Inaugural AI Innovations Forum: The Present and Future of AI

Wednesday, November 6, 2019
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“These days, it’s almost impossible not to hear about AI every day.”

So began day two of the inaugural AI Innovations Forum held Nov. 4-5 at SAS world headquarters in Cary, N.C. Udo Sglavo, vice president of Analytics R&D for SAS, introduced the full day of presentations revealing the newest research on AI and showcasing the latest and greatest applications of machine learning, deep learning and the like by pointing out how ubiquitous and commonplace AI has become in our lives.

While the Nov. 4 event consisted of a series of hands-on workshops for students and educators, the Nov. 5 session gave attendees insights into recent developments in AI and machine learning from world-renowned leaders in the field. The forum, co-hosted by the Kenan Institute of Private Enterprise and analytics leader SAS, featured such experts as Peter Guerra, North America chief data scientist for Accenture; Thomas Zerdick, head of unit IT policy for the Office of the European Data Protection Supervisor; and Jianqing Fan, Frederick L. Moore Professor of Finance and director of financial econometrics and statistics at Princeton University.

Fan’s keynote helped set the stage for the day, with definitions of AI, machine learning and deep learning. Presenting a brief history of AI from when the term was coined in 1955, Fan noted that AI is achieving ever-greater success due to the large-scale optimization big data and modern computing power make possible. The ideal, said Fan, is to create “humanoid” machines with cognition, thinking and perception. Although challenges still exist, he added, “we are at the reality now of [developing these machines], liberating humans from tedious and dangerous jobs.”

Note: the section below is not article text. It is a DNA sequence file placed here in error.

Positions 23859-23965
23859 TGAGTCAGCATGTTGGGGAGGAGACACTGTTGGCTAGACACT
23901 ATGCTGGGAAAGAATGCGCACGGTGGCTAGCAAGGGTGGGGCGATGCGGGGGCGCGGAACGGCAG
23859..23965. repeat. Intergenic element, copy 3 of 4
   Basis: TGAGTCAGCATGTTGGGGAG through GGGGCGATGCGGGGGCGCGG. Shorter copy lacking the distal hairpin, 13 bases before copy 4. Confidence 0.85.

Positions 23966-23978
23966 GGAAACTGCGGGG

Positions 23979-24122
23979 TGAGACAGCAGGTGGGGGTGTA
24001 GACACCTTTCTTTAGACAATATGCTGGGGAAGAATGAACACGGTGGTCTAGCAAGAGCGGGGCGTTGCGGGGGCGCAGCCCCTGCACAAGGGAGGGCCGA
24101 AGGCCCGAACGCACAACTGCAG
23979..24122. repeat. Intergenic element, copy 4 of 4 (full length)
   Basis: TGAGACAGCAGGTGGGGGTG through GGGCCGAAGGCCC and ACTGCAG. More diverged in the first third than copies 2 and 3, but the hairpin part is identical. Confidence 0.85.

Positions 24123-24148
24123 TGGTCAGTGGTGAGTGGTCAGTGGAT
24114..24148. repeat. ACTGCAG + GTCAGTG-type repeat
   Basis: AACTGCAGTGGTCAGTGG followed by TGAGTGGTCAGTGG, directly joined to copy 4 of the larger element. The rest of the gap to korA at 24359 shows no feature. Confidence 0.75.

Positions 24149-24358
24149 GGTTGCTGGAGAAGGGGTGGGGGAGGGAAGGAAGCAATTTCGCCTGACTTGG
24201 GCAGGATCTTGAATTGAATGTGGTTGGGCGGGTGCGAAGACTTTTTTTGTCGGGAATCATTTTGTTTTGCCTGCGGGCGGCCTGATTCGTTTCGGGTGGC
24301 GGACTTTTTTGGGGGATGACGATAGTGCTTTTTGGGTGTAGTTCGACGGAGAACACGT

Zerdick focused on one of AI’s greatest challenges – data privacy and security. His keynote outlined the European Union’s General Data Protection Regulation (GDPR), considered by many to be the gold standard for data protection measures. Zerdick acknowledged that in Europe, as elsewhere, many people suffer from “AI angst,” or distrust of AI. Noting that the U.S. and China lead global research and production of AI-based technologies but lag behind Europe in developing comprehensive data protection rules, Zerdick advocated for a global, human-centered approach toward AI and data privacy. “Computers and technology should serve humans,” said Zerdick, “and humans are responsible for ensuring that.”

Another forum keynote featured Melissa Strong, founder and lead data scientist for IndiOmics. Strong focused on the use of AI in individualized disease prevention and treatment. She described how IndiOmics used machine learning to establish correlations between factors such as exposure to environmental toxins, waist circumference, marital status, income level and cancer diagnoses. The company is also using AI to generate data to investigate the feasibility of individualized breast cancer therapies. A great advantage of using AI simulations for such experimentation, said Strong, is that AI offers huge time and cost savings over conventional lab-based studies.

The day’s breakout sessions covered many aspects and uses of AI, from evaluating and maximizing the cost-benefit ratio of a major catalog retailer’s direct mail marketing to monitoring and incentivizing employee behaviors at a well-known banking institution to using neural networks to develop investment portfolio strategies. Daniel Ringel, assistant professor of marketing at UNC Kenan-Flagler Business School, presented a case study in which Home Depot analyzed the sentiment in customer social media posts to gauge shoppers’ satisfaction and predict the company’s future performance based on that sentiment. In all, attendees enjoyed nearly 20 presentations designed to help spark innovation in their own organizations.

The SAS AI Innovations Forum was co-chaired by Brett Wujek, principal data scientist with the artificial intelligence and machine learning R&D division at SAS, and Professor Eric Ghysels, faculty director of the Kenan Institute’s Rethinc. Fintech Lab. To learn more about the Kenan Institute’s work with emerging technologies, please click here.